How do you grow a passion for something that your family has no interest in? Mansi Gandhi’s certainty about the place that art has in her life has only grown over the years- from loving it from a distance and slowly engaging with it, to fanning the flames of her love to buy her first piece of art.
Buying my first piece of art was not an overnight decision. It has been something I have been contemplating for quite a while now. Though I have always enjoyed art and been connected with it, I haven’t really done anything about it—maybe because I have always thought that art was unaffordable or that it was out of my reach.
During a conversation with a friend of mine, she recommended Artflute. As I was going through it, I was pleasantly surprised to realise that there were numerous pieces of art which were well within my budget. That’s how I eventually decided to buy my first piece of art.
Nobody in my family is artistically inclined and they consider buying a piece of art the same as buying a table or a chair. However, I have a lot of friends who are deeply connected to the world of art and a friend whose father is an artist. When it came to buying art, all of them had only one piece of advice to give me and that is—you must love the artwork that you are going to buy. I had all these misconceptions about the criteria to choose the painting to buy. I wondered if I should consider whether it would appreciate in value and other things like that. As much as all of that is true while buying art as an investment, I knew that for me loving the painting was immensely important since I would be looking at it 24×7. And of course the budget was also a key factor.
It was through engagement that my taste in art has evolved over time. I realised that the talent of an artist is not just about accuracy in terms of proportion or replicating reality. Far from it, I realised my interest was in the thought that inspired the artist’s work. I find the perspective with which an artist views an object very interesting. Once I came to this conclusion, I enjoy engaging with the works of a lot of artists. Just browsing and viewing art and finding styles and aesthetics that I liked. I began going to art exhibitions and when I travelled abroad would browse in art galleries. The story behind the artwork is what fascinates me. What goes on in an artist’s head?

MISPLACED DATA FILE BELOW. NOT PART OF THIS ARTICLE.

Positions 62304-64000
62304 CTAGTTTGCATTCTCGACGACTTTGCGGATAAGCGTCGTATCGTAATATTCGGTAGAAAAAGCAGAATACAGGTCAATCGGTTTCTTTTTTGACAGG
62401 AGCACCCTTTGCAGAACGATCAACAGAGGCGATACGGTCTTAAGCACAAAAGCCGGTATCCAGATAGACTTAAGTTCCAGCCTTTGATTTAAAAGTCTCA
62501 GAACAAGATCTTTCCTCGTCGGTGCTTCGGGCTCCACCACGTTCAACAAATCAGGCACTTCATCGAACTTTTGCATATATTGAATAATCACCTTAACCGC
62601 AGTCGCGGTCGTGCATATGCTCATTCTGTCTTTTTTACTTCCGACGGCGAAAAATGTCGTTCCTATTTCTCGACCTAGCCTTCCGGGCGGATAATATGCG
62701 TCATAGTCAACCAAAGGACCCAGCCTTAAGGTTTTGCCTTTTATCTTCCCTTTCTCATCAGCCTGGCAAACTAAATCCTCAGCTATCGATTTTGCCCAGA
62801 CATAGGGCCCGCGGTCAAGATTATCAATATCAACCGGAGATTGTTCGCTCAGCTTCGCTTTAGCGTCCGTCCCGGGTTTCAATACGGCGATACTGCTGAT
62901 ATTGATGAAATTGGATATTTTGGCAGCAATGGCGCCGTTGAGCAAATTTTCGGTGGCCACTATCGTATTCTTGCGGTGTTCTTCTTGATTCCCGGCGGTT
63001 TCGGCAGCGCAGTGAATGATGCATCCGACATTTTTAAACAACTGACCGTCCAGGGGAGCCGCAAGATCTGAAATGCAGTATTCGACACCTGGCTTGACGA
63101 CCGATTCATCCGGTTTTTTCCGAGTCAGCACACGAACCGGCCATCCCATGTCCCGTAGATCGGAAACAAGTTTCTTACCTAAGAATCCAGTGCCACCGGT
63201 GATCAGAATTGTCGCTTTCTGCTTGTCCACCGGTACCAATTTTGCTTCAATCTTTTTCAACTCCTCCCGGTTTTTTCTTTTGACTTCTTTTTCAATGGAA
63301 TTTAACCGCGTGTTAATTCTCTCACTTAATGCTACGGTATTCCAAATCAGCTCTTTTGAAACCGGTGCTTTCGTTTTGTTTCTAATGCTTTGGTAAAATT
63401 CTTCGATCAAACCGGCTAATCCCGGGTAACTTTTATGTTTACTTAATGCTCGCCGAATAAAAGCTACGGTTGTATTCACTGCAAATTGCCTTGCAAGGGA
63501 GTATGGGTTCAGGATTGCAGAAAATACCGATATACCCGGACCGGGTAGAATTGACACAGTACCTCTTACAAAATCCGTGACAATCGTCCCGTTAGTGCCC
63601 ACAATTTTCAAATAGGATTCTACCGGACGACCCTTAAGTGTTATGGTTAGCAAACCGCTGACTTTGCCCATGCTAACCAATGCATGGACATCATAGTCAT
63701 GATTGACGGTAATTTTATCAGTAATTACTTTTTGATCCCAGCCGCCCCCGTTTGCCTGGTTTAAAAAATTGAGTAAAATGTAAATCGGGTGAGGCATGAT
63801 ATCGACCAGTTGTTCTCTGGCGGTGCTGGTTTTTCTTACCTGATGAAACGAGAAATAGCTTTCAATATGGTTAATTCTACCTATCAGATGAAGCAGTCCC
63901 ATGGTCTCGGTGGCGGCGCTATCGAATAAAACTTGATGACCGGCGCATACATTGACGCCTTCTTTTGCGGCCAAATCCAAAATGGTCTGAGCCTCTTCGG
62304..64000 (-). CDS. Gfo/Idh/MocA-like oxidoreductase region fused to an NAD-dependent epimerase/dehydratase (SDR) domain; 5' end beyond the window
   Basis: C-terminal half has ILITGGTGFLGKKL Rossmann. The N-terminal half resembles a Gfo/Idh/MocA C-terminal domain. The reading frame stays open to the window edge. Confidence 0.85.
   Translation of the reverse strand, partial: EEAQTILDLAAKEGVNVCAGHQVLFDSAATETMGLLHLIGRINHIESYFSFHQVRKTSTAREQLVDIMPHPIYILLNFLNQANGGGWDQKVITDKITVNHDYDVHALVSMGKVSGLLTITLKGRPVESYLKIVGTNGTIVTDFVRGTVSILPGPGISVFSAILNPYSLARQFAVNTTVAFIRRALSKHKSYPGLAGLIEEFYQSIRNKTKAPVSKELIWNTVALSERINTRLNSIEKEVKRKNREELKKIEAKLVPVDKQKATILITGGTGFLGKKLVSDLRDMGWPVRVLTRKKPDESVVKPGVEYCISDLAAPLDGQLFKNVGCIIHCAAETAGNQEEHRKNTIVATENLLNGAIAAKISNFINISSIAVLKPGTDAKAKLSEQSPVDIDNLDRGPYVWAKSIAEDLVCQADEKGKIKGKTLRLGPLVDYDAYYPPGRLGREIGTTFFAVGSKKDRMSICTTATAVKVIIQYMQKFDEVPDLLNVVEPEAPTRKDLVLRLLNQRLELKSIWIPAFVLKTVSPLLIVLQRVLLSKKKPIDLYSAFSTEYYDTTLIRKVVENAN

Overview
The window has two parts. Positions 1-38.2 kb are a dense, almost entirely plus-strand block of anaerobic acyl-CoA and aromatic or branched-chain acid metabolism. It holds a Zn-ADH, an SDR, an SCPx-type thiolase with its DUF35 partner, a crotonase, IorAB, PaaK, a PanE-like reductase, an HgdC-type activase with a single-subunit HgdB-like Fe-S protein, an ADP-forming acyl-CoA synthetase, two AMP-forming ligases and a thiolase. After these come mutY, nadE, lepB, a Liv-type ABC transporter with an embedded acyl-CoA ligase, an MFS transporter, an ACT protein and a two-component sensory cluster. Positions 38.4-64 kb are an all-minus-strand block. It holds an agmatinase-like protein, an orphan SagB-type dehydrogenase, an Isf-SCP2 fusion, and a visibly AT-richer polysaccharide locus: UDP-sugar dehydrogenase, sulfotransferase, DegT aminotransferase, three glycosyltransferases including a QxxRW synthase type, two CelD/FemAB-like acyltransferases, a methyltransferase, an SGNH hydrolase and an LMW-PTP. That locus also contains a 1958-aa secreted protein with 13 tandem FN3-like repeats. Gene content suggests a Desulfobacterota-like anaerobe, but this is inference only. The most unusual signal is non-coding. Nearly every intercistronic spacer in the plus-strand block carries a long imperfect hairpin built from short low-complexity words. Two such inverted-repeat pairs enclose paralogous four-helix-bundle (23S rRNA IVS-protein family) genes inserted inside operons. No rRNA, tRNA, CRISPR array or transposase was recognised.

I had already decided on another artwork by Anupam Pal and showed it to an artist friend of mine. As we were going through his works, both of us laid our eyes on The Window of Love at the same time and felt it was intriguing. That’s how I decided on the artwork at the last minute and bought it. It was so exciting to receive the artwork and have it hang on my wall. Since I am not a woman who loves jewellery, I would rather spend that money on art. My husband still doesn’t understand this.
Buying the first piece of art was almost like stepping across a lakshman rekha. Now I am far more confident with buying art and the experience changed how I evaluate art too. I know that at the end of the day, it is very personal and about your own aesthetics.